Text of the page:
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Stop, evaluate your golf game

Written by Duane Borcherding. Posted in Featured, Sports

Published on August 18, 2011 with No Comments

by Duane Borcherding, PGA Golf Pro

Goals and Objectives

It is time to stop and evaluate your golf game. The unfortunate weather this year has made it difficult to create and regular routine of practice and play which has affected everyone’s game. Layout a plan of improvement that will carry you through the rest of the golf season. Reflect back on your golf season so far and I’m sure you can create a list of a few things that you would like to improve. Improving your golf swing is different than improving your golf game so let’s use these two categories to help focus your practice.

Your Swing

Your ball goes up in the air and flies around relative to the conditions of your impact position. Impact is known as “The Moment of Truth” and this position determines how your ball will fly, or roll, if you are a newer golfer. Changing these conditions is not easy. Controlling that 1/10,000 of a second called impact is almost impossible, improving that position must happen in the preparation first. In order to make some swing changes you must have a good and accurate idea of your swing as it is now, try using mirrors, video, Polaroid camera, a friend. FIND A DRILL! Get a practice drill that is designed to help a weakness in your swing, stay strict and work had until the end of September with this drill and then re-evaluate.

1. Your set-up position will be very similar to impact so how you stand up to the ball in the beginning is very important. I always tell golfers that if you want your golf ball to fly differently, stand up to it differently. Your set-up will create the swing that follows. Differences between set-up and impact are: Lower body work has the hips turned toward the target and the club face is de-lofted with the hands leading the club head. Practice your impact positions by hitting a tire, or something similar, provides good stress relief also.

2. Getting your backswing into a good position will be a big help in delivering the club to the ball in a strong, positive position with speed. I think the backswing is the simplest part, but is unnecessarily complicated and golfers tend to put too much effort into this area. Effort should be applied in to the finish part of the swing, or launching the ball toward the target. Think of a catapult that is cranked back into position, to me that is the backswing. In your backswing your must set your hands and turn your shoulders, that’s it.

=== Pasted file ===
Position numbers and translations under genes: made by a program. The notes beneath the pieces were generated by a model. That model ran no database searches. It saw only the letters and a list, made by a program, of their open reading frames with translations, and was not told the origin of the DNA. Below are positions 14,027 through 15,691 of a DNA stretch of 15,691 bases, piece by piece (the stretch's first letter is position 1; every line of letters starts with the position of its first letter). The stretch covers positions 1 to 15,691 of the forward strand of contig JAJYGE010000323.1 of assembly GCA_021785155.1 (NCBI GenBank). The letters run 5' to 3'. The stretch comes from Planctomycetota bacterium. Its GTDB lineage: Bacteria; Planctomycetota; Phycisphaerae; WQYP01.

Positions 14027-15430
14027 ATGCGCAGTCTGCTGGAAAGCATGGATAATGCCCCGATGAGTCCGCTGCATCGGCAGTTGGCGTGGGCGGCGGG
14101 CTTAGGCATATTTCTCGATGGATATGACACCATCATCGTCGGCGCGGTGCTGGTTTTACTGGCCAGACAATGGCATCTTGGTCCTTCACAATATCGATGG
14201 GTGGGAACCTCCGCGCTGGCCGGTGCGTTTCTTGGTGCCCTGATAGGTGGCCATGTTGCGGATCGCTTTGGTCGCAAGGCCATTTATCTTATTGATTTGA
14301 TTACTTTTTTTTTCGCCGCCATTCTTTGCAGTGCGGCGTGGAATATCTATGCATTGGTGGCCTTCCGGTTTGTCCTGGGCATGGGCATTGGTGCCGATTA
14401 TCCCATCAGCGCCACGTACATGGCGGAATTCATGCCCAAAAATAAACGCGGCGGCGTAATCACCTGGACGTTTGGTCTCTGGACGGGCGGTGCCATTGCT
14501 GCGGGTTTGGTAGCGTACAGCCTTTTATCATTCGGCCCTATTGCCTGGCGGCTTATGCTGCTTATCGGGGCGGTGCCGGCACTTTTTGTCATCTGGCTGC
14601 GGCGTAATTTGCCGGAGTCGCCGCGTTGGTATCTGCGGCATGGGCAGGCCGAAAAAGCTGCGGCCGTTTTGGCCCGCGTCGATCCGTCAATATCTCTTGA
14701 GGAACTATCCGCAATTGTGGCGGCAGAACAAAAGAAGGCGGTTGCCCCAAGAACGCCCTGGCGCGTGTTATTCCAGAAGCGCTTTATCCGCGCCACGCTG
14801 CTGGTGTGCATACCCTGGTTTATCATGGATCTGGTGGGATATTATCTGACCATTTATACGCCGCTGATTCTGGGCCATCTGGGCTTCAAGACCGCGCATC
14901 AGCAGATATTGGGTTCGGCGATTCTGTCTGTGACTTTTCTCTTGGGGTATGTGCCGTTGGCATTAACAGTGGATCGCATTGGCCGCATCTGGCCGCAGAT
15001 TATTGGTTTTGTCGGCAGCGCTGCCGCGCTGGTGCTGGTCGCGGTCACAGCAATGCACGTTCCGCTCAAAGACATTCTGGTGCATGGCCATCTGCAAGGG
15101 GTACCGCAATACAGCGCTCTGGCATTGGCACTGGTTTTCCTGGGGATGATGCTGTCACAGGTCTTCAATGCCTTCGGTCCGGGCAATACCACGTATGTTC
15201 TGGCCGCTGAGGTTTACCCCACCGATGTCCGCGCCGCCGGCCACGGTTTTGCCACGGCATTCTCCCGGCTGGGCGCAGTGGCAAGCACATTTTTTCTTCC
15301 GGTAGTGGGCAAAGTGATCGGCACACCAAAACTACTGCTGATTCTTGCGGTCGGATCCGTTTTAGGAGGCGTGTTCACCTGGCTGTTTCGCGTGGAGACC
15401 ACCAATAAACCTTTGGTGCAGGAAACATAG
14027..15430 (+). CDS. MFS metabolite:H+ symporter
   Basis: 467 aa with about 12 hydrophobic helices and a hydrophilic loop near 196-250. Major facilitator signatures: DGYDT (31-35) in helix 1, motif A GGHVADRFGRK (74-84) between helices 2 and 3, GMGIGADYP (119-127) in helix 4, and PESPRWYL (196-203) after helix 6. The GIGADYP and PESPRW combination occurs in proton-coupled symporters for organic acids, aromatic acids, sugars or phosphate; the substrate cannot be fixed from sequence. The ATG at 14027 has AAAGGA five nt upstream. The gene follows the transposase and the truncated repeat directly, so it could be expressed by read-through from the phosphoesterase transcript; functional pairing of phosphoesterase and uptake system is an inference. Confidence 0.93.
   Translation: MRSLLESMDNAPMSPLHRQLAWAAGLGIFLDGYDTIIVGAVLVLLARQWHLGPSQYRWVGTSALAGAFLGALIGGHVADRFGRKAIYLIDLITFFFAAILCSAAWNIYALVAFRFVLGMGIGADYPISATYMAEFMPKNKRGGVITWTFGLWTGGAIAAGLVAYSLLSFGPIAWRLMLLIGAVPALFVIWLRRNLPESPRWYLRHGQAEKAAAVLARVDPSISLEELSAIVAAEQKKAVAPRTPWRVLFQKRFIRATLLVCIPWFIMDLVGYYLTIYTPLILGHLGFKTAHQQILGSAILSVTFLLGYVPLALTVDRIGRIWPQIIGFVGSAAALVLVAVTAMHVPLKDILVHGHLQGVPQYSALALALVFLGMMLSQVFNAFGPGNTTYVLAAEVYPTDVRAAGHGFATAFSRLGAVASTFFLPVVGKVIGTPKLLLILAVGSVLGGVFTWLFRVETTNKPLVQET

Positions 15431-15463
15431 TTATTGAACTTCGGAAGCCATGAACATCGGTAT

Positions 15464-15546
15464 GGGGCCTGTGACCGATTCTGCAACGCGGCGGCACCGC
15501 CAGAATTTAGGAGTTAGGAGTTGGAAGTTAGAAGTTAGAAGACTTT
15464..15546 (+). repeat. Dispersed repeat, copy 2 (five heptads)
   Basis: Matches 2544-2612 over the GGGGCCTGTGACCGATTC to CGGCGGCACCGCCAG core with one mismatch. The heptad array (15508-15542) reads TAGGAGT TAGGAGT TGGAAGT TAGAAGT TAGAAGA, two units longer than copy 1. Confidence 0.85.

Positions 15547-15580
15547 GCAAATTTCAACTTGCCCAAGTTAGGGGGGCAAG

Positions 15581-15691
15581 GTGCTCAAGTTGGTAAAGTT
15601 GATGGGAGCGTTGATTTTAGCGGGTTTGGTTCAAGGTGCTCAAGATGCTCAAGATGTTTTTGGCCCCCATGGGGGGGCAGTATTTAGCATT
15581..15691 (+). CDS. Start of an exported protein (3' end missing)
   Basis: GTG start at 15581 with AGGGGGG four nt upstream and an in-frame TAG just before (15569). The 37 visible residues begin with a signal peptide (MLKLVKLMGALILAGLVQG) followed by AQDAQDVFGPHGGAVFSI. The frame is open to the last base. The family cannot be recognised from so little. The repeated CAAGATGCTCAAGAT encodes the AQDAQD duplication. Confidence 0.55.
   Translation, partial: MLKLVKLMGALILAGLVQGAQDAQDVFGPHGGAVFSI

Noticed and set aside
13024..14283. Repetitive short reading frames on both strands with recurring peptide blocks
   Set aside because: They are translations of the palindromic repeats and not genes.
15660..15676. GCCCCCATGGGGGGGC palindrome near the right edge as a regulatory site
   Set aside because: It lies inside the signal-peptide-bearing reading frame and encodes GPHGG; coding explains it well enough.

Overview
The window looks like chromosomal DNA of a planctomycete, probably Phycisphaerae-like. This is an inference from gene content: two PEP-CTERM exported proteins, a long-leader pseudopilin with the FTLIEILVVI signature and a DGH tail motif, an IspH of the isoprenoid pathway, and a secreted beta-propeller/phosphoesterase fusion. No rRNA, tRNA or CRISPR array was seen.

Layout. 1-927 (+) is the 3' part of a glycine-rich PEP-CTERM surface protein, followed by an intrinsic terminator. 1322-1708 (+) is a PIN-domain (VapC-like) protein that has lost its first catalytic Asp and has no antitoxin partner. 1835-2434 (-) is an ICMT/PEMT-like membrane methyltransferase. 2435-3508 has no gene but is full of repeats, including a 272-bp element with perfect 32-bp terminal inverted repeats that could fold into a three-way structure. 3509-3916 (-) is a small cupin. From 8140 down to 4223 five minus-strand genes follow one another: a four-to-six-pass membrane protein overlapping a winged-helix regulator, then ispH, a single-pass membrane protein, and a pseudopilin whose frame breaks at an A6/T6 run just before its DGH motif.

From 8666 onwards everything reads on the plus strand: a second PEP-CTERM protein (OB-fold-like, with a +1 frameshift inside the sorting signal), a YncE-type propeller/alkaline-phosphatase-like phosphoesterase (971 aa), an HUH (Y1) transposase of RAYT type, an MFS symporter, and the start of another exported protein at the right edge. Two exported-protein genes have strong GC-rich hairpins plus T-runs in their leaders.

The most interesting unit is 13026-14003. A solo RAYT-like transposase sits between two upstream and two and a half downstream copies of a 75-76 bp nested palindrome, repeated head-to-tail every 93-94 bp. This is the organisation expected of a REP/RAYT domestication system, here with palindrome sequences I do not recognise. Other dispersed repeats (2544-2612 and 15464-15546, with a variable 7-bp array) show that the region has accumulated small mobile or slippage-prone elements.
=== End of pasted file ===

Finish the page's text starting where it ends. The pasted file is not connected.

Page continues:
3. Your finish position will tell you everything about what happened in step 1 & 2. Balance is the number one key. If you swing and can’t hold your finish position in balance, something is wrong, and it probably not just one thing. Usually when we swing poorly, it is because of a combination of things not just one thing. Guessing what might be the problem is a long shot at best. I suggest your ignore your perceived problems and learn what is correct. Keep working on the proper or correct form and it will suppress your weaker parts. I often hear one specific reason for a bad shot, usually it is a combination of things and finding the right key that fixes all of the problems takes practice and understanding of the swing.

Your Game

Putting, driving distance, greens in regulation, driving accuracy, are all ways of measuring your game. Physical condition, mental preparation, course management are other important parts to your game. Attention to these areas is time well spent. There is a true story of a golfer who scored in the 90’s and had a situation come up that didn’t allow him to play golf for a number of years. While away from the game he would spend time every day visualizing himself playing his favorite course back home. He was very specific when he thought out his perfect round. He would feel the wind blow, the impact of a solid shot, the flight of the ball, the smell of the flowers, the feel of the grass. When he returned home and back to his favorite course, he did shoot his perfect round of 72. What we put into our minds can be very empowering.

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About Duane Borcherding

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All opinions, conclusions or recommendations expressed are solely those of the author and do not necessarily reflect the views of The Chronicle. Duane All opinions, conclusions or recommendations expressed are solely those of the author and do not necessarily reflect the views of The Chronicle. Duane Borcherding is a PGA golf professional with 30 years of experience at courses in Northwest Indiana, Florida and Arizona. Borcherding has been with The Brassie Golf Club in Chesterton for nine years. With golf questions, contact him at 123Duane@pga.com.

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